On March 7th2016, at 1500 hours, I arrived at my home for the next 11 days - 44 meters of steel hull, 32 meters of masts holding 511 square meters of sail, a square-rigger to be shared by 23 youth crew, 3 supers (navy staff recruiting to the ship) and 9 staff.
Stepping aboard Young Endeavour, I couldn't resist looking aloft (above deck, into the rigging) to where a stunning entanglement of steel, rope and canvas hung silently. As intrigued as I was to learn the ropes and decipher the pin-rails (where the ropes are held fast) there was a pipe (a message over the loud speaker) to be at amidships for a briefing. Kenny, our soon to be Sail Master, addressed us about close quarters living, the location of our racks and separated us into our watches (red, white or blue). I was now a part of the illustrious white watch, consisting of 4 gents, 4 ladies, 1 super and our fearless watch leader, Adam.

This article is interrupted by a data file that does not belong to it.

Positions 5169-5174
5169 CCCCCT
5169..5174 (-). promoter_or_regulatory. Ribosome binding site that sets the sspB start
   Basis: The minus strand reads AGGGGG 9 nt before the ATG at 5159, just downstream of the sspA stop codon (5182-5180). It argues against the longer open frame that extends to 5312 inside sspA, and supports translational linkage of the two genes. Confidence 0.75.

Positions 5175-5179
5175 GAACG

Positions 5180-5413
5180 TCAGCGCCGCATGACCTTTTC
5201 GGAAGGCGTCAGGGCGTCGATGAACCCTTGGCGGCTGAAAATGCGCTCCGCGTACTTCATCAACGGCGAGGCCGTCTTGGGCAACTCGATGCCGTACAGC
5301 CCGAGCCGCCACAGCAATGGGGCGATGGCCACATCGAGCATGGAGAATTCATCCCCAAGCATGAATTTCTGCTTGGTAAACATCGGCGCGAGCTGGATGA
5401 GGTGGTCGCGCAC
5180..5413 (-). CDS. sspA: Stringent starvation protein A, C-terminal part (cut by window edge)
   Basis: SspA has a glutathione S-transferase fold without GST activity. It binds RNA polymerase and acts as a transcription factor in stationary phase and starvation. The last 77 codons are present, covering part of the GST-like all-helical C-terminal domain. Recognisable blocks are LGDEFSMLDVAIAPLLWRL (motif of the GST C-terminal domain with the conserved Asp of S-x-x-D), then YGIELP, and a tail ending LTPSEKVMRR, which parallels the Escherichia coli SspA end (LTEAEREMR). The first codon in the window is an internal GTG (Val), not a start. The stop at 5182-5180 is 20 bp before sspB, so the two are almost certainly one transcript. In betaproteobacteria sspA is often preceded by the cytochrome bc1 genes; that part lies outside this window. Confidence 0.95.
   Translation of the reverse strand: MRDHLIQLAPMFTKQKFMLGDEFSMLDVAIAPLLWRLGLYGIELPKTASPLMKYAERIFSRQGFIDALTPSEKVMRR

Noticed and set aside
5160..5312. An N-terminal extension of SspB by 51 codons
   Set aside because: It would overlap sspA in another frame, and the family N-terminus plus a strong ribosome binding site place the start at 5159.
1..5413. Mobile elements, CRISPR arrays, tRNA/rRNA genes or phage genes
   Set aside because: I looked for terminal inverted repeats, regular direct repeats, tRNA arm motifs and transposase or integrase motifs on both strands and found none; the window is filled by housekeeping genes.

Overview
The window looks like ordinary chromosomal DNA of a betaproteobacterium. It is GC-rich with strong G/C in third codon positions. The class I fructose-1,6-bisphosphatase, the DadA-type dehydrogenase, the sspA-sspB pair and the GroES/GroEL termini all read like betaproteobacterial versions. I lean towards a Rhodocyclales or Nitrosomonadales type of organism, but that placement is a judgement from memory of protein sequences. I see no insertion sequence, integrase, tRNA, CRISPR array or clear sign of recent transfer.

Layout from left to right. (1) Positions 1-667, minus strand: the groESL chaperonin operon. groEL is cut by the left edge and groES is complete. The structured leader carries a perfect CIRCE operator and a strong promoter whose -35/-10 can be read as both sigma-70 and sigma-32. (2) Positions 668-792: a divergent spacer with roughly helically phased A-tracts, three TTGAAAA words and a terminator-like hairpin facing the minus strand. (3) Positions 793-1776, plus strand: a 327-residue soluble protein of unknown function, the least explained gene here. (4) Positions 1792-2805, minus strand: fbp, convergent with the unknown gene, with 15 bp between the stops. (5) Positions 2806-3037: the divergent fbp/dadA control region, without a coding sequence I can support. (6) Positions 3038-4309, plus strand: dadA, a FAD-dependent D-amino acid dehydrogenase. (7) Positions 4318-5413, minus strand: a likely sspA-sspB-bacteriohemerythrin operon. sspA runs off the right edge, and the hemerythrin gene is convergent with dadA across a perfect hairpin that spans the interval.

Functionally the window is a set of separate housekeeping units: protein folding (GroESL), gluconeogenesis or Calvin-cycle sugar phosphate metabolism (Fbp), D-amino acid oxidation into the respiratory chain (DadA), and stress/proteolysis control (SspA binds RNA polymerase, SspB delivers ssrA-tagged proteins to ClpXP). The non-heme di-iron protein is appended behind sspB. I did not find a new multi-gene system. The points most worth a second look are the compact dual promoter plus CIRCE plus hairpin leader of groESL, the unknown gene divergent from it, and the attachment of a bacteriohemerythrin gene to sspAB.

We cast off-lines at 1600 and made way from Williams’s Town wharf to Hobson’s Bay, where we were to anchor for the night. We unpacked our one bag and surrendered our phones to be retained in the black box and returned at the end of the trip. At amidships we played some ice breaking games to get to know one another till dinner is piped - “white watch to dinner”. As we made our way into the mess area, we were greeted by the rich smells of dinner to be. Our resident chef Jenko had cooked up a storm! Sticky pork ribs, steak with a mushroom sauce and vegetarian fried rice, all served with fresh vegetables and followed with a mixture of desserts, including apple crumble, fresh fruit salad and ice cream. After having second helpings, we returned to amidships with our harnesses in hand. Kenny, accompanied by Taffy (the boat master) and Sumo (the ships bosun) briefed us about safety when laying aloft (climbing the rigging) and how to wear the harness. Shortly after, our watch leaders rocked off (a rock, paper scissors game), to see who would climb first. Finally, we climbed to the top-gallant yard (the small one at the top). Sitting on the yard feeling slightly unstable, I look around to see the city lights and the navigation markers of the port. Shortly after being back on deck after our first night climb, a pot of hot chocolate was there to warm us before bed. The gents had the 12-berth cabin in the fo’c’sle (forecastle- the forward part of a ship with the sailors' living quarters), where we slept three racks high crammed into the bow.